When can Indians see the 5G launch?
Minister of Law and Justice of India, Ravi Shankar Prasad announced in June 2019, shortly after taking over as telecom minister, that the government expected to begin trials on fifth-generation, or 5G, cellular networks within 100 days, heralding a transition in telecom services.
Of course, the goal was stated in a different era—before covid-19 wreaked havoc on the planet.
Meanwhile, a debate over the security and durability of Chinese telecom equipment, the country with which India was engaged in a tense military standoff for most of 2020, as well as other domestic concerns of the Prime Minister Narendra Modi administration, led to the delay.
Regardless of the causes, the 5G trials are yet to begin on the ground, nearly two years after Prasad’s optimistic declaration.
The government approved 5G trials earlier this month (4 May), but is yet to assign spectrum to operators so that they can begin testing.
Experts have started to warn that the large-scale network infrastructure needed on the ground is still missing and looms as just another possible impediment as the drive towards 5G progresses in fits and starts.
Meanwhile, customer demand is at an all-time peak. Though there are no commercial 5G users in India yet, a report by Ericsson Consumer Lab suggests that at least 40 million smartphone customers in the country could turn to the platform in the first year of its rollout.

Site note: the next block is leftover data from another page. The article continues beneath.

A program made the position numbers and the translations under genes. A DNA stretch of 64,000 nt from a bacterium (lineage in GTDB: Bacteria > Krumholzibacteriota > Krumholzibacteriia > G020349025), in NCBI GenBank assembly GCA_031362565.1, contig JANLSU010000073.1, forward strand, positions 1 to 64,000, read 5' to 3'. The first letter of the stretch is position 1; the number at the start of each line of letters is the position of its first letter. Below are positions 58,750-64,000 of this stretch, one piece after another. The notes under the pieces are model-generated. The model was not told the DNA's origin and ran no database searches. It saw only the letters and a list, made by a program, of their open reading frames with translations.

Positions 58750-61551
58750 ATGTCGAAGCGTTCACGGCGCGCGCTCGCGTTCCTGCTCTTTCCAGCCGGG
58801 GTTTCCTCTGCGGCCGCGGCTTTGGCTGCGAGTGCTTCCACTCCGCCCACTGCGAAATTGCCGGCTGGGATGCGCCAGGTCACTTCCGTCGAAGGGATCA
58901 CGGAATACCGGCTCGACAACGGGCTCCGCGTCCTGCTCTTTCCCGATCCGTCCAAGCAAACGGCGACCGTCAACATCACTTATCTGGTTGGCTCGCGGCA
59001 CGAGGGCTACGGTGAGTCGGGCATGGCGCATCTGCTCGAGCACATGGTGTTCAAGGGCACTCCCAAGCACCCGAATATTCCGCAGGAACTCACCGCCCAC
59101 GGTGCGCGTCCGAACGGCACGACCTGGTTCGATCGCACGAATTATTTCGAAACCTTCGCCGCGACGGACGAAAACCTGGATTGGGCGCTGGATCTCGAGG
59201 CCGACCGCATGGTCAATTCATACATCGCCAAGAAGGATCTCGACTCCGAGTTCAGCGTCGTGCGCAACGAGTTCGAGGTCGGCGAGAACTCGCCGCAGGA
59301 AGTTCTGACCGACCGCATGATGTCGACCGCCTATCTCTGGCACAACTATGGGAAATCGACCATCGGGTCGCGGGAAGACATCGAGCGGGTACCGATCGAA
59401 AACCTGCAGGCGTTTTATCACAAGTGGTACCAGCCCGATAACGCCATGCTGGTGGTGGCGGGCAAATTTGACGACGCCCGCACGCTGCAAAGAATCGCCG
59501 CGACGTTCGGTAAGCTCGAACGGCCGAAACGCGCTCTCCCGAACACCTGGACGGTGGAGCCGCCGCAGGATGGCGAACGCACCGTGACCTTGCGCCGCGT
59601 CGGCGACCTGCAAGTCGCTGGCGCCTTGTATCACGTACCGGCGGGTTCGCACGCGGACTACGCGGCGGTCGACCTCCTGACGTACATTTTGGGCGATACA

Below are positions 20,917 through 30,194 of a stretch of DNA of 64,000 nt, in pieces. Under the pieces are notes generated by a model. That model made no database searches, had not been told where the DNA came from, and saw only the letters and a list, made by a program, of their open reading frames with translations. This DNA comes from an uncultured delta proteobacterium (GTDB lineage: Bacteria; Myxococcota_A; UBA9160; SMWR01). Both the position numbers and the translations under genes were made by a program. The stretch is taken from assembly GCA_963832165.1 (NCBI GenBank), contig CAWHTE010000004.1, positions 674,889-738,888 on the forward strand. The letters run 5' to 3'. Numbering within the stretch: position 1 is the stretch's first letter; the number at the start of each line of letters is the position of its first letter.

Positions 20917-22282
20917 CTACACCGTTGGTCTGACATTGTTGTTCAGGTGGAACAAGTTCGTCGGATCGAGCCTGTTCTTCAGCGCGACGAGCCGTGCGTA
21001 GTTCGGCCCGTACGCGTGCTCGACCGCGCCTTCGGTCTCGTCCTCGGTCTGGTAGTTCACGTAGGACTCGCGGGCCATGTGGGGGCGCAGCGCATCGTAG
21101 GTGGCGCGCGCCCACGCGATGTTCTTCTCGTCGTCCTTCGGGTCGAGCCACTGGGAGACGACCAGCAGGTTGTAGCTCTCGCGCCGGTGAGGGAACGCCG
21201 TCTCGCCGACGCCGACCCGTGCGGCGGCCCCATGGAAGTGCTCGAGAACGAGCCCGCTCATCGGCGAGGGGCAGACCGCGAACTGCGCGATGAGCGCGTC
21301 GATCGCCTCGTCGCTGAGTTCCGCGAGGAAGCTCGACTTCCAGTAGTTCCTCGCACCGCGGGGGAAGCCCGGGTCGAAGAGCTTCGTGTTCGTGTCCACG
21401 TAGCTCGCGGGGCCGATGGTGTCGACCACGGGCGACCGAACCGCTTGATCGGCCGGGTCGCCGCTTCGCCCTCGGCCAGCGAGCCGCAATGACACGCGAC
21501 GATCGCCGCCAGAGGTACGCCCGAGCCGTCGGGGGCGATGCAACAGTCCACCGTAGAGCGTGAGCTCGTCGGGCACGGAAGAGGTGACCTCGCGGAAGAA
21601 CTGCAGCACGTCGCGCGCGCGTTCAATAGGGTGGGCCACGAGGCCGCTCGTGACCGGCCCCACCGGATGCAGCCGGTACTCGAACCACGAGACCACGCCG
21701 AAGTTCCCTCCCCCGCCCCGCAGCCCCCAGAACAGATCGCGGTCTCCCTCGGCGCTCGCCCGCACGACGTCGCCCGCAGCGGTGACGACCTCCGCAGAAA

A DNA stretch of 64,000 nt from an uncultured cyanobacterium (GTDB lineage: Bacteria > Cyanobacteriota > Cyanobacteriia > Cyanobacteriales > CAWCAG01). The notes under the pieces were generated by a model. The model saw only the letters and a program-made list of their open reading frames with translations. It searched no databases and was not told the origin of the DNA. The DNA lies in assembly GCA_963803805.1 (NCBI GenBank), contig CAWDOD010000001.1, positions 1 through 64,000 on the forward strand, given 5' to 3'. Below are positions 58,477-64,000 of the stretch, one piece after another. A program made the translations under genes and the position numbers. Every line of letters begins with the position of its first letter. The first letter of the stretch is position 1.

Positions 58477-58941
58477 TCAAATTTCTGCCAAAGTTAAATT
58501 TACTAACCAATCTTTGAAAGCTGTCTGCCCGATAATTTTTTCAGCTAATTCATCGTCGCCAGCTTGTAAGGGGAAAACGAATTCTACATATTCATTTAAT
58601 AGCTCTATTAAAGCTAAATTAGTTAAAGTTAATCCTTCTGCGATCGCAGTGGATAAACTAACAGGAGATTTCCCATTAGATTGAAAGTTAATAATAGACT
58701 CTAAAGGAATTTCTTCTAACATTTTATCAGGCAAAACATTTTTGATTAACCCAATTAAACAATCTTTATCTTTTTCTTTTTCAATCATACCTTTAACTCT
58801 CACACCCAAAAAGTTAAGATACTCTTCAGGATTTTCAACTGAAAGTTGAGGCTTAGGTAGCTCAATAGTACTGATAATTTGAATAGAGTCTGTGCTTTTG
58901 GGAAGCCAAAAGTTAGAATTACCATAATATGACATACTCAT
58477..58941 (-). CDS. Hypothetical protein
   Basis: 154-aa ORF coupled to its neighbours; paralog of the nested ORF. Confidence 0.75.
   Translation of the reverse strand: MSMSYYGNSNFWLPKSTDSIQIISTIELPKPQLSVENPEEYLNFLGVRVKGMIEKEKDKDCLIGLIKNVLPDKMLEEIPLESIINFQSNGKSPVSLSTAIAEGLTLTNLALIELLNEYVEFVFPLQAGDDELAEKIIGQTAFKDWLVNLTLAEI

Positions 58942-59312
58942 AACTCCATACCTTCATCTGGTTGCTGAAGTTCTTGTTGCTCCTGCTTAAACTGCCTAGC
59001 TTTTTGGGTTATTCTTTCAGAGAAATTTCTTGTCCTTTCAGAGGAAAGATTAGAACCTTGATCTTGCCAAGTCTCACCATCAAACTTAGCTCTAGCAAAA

India has the largest growth in intention to upgrade, with 67 per cent of users voicing their intent to take up 5G once it is affordable, an increase of 14 percentage points over 2019.
According to the survey, mobile users in India are willing to pay 50 per cent more for 5G contracts that provide digital services, compared to just a 10% premium for such connectivity.
The precise timing of operator on-ground trials is yet to be determined, but according to a Parliamentary standing committee report dated February 8, the department of telecommunications (DoT) secretary Anshu Prakash told the panel that a phased roll-out of 5G is planned by the end of 2021 or early 2022.
One requirement for the launch, if it is to happen according to Prakash’s deadlines, is that the Centre auctions expensive spectrum before December, which would be crucial to opening India’s 5G gateway.